Album Review | Dell Daisy | Review by Marc Higgins | Stars: 5/5
Following on from 2018’s album Solo, a set of solo violin recordings which I absolutely loved, and an improv album earlier this year Sarah-Jane Summers releases twelve evocative atmospheric band recordings. Owerset, a Scottish word for translate, from the Norse oversette, is bourne out of a commission Sarah-Jane wrote for the 2016 Celtic Connections Festival. There is a definite link between the spirit of that festival and the way her music blends Scottish and Nordic traditions.
“Gall-Ghàidheil” opens with the evocative and savage twining of Sarah-Jane and Bridget Marsden’s fiddles. It is a noise of the edge of the world, of sea mist and the brutal beauty of cliffs. Guitar, accordion, double bass and trumpet swell the sound to a mighty roar behind those emotional fiddles. The doubling of the bowed bass and accordion sounds like a mighty archaic wind instrument. “Flit” features the very ECM nimble guitar of Scandinavian Juhani Silvola, his chiming notes ringing over the rest of the band in full flight. “Fitakaleerie” is a word describing a dance performed in a seated position while clutching beer. The music is suitably spirited and dexterous, part wheezing dance music with a great fiddle and accordion melody, part showcase for the lyrical trumpet of Hayden Powell. Like the best of Andrew Cronshaw’s recent genre ignoring music, “Gate” opens with a real whatthefuckisthat moment. Gate as in Brigate comes from Norse gata meaning street. Which is just a well as I’d not want to venture through a gateway described by this track. What I am assuming is Hayden’s trumpet spends the first the first minute, venturing even further out than Jon Hassell or Nils Petter Molver, in the spirit of Arve Henriksen, sounding like glimpses of another world. Breathy, hypnotic and compelling Hayden is joined by plaintive fiddle and guitar harmonics on a track that is enthralling and terrifying before resolving into a beautiful spirited melody. “Rowk” again features sublimely inventive playing and arranging with bent guitar notes behind accordion, stunning trumpet and fiddle playing as ethereal and captivating as the sea mist this track is named for. These stunning tracks I could listen to on repeat all night.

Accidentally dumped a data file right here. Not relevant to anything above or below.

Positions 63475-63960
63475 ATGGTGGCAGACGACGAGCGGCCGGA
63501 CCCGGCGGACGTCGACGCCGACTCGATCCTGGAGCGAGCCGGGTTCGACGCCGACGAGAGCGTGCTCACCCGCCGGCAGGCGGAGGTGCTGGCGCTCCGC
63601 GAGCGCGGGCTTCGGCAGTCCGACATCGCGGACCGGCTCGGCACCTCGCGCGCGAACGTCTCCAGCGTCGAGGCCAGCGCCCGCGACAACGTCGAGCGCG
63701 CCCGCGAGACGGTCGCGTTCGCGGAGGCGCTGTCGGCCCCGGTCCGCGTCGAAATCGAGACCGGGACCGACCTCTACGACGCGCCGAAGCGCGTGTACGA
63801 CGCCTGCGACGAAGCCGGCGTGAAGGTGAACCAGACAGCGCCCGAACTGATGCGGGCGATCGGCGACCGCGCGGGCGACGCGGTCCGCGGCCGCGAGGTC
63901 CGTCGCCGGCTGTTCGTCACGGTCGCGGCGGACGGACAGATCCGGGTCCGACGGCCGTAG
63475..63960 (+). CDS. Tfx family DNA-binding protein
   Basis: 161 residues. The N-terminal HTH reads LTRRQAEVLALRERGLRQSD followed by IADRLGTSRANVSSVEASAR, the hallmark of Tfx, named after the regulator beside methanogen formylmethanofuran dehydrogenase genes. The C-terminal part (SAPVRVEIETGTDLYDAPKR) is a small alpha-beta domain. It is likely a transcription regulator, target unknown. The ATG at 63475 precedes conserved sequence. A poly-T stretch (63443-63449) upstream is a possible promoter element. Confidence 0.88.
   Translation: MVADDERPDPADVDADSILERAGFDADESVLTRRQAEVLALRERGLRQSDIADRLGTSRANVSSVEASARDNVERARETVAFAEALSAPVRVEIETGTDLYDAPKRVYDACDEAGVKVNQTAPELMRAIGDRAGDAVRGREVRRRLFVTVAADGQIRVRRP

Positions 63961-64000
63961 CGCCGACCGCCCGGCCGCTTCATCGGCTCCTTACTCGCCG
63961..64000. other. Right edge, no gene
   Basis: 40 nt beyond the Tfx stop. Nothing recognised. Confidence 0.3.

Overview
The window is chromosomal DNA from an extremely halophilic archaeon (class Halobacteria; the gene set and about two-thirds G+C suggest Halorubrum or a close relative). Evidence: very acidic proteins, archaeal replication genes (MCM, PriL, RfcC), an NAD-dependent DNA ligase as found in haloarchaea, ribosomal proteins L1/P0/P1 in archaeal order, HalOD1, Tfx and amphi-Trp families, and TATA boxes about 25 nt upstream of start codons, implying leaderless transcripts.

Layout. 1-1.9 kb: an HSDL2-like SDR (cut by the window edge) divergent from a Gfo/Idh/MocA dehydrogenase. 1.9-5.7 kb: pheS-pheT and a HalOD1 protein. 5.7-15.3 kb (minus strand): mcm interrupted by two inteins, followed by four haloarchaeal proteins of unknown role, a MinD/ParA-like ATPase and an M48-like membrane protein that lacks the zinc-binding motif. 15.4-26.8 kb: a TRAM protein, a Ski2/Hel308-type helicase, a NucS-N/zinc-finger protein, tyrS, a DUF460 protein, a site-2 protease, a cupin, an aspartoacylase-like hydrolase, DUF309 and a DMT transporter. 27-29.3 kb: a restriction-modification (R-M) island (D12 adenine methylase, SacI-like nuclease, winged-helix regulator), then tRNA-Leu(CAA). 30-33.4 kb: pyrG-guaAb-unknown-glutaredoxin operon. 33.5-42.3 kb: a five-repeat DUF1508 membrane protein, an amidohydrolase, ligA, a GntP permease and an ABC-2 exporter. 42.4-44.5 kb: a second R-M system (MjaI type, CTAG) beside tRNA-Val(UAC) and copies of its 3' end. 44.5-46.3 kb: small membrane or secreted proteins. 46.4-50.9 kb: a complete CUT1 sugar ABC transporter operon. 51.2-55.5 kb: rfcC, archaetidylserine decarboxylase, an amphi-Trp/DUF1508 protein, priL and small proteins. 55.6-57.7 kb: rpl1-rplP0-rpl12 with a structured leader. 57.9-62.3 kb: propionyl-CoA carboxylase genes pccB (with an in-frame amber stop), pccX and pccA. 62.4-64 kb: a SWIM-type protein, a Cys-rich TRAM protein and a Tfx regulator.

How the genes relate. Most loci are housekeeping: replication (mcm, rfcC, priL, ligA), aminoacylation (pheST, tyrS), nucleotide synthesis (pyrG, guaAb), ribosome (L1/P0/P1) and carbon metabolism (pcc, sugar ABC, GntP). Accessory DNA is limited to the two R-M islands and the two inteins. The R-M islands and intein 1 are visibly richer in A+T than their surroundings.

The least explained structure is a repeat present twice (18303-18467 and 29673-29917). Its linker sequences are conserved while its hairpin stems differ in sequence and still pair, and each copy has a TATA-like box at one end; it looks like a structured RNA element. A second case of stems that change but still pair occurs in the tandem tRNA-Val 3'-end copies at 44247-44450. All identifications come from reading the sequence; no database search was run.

The title track is a two part Polka, played in both Swedish and a more Scottish style. As with the rest of the album the playing is heavenly, with lots of space for Morten Kvam’s Double Bass to shine. “The Handfasting” also opens with a wonderful passage of guitar and bass and some fine fiddle throughout, especially at the end. “Sgieg” is very Hipster Gaelic for beard, part furious dance music part contemplative acoustic guitar and fiddle. “Greet” Scottish for cry, is a final pared back beautiful melody shared between Sarah-Jane and Bridget’s fiddles, slowly building to a brooding piece that falls back to solo fiddle at the end.
This is a beautiful album, absolutely bursting with inventive and engaging playing and arranging. Juhani Silvola’s production means everything sounds perfect and dances for your ears. Slow and stirring or blood warming and spirited, fire and ice its all here.